And coming, again, from
the South and the 1920ís and 30ís there were lynchings and
other inappropriate activities like that on full display in
front of them. For them to share what it was like to
experience these things, to live through schools being
integrated in the South against the will of many of the
people, and to experience an education system that wasnít
designed for you to be successful, was very powerful. And
for them to be successful despite that is incredible. Itís
not something I take lightly. It is part of what motivated
me to get educated and to continue to work in an educational
Itís been a powerful
blessing for me to understand everything that my parents
shared with me and to try to understand the things that they
went through and to understand how fortunate I was to not
have to endure those things at the level they did.
Now, the other side of
that though is I did endure things. They were just very
different from what my parents endured, and understanding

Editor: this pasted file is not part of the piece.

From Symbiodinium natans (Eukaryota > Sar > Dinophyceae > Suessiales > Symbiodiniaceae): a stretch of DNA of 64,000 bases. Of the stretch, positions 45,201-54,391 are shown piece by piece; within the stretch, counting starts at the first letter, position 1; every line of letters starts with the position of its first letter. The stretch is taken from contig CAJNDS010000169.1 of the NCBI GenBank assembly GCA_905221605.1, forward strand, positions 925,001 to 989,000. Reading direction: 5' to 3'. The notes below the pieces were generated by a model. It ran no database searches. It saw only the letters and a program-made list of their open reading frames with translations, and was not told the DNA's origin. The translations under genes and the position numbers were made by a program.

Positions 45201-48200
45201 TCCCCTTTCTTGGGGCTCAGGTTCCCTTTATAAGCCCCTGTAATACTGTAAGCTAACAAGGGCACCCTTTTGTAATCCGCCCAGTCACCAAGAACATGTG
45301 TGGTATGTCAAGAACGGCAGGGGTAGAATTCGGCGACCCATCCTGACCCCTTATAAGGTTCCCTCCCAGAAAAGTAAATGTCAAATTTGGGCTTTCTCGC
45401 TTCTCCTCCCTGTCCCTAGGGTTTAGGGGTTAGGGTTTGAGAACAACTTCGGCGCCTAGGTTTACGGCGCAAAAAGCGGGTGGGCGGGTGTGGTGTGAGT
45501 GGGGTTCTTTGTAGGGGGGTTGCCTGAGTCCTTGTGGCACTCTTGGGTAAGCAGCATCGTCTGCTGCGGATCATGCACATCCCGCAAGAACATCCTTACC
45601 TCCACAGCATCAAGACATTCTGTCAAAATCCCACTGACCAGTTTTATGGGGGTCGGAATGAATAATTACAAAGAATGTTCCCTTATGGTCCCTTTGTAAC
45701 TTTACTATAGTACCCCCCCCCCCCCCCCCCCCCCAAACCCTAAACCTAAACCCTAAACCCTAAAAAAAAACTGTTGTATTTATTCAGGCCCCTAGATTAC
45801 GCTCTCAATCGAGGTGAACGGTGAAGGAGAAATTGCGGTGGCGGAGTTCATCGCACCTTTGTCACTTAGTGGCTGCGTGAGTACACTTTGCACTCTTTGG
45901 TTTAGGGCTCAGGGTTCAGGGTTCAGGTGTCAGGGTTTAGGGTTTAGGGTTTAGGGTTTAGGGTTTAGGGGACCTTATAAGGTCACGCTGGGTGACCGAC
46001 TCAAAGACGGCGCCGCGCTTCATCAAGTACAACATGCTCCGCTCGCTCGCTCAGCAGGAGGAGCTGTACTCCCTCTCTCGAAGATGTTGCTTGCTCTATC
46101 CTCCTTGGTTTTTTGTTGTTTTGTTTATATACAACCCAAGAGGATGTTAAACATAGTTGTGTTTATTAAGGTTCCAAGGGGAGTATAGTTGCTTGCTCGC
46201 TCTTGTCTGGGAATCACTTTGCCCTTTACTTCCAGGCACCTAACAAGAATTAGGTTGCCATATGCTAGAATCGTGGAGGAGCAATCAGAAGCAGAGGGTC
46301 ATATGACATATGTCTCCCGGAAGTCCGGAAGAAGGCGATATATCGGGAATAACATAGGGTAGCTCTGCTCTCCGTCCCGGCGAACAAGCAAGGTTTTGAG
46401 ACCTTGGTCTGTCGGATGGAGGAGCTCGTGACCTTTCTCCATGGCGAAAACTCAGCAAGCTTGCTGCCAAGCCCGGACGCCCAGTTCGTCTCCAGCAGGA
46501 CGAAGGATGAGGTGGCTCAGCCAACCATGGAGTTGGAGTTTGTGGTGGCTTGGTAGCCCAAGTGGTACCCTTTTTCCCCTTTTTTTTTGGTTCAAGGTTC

that many of those things had nothing to do with anything
that I did, but simply had to do with who I was and how I
identified is what has propelled me in this field.
How do you relax or bring balance to your life? Do you like
I like music, but Iíll be honest with you, my biggest form
of entertainment is college football. Iím a college
football junkie. I watch any college football I can watch.
Your favorite college football team?
Iím a Buckeyes fan and also, Iíve grown to be an Auburn
fan. My son is an Auburn student and since my moneyís going
there I just decided to cheer for that team a little bit.
I have the same love for the University of Michigan, having
sent two children there, so what can I say?
You know what? Great education, I canít deny that, but Iíd
probably have to wear my scarlet and gray under everything
when I go up there.
Well, youíll have a whole lot of company in Toledo wearing
scarlet and gray, so you wonít have to hide it.
(Laughter) Thatís a beautiful thing. I look forward to
coming back to Toledo.
We look forward to having you!
Contact Rev. Donald Perryman, D.Min, at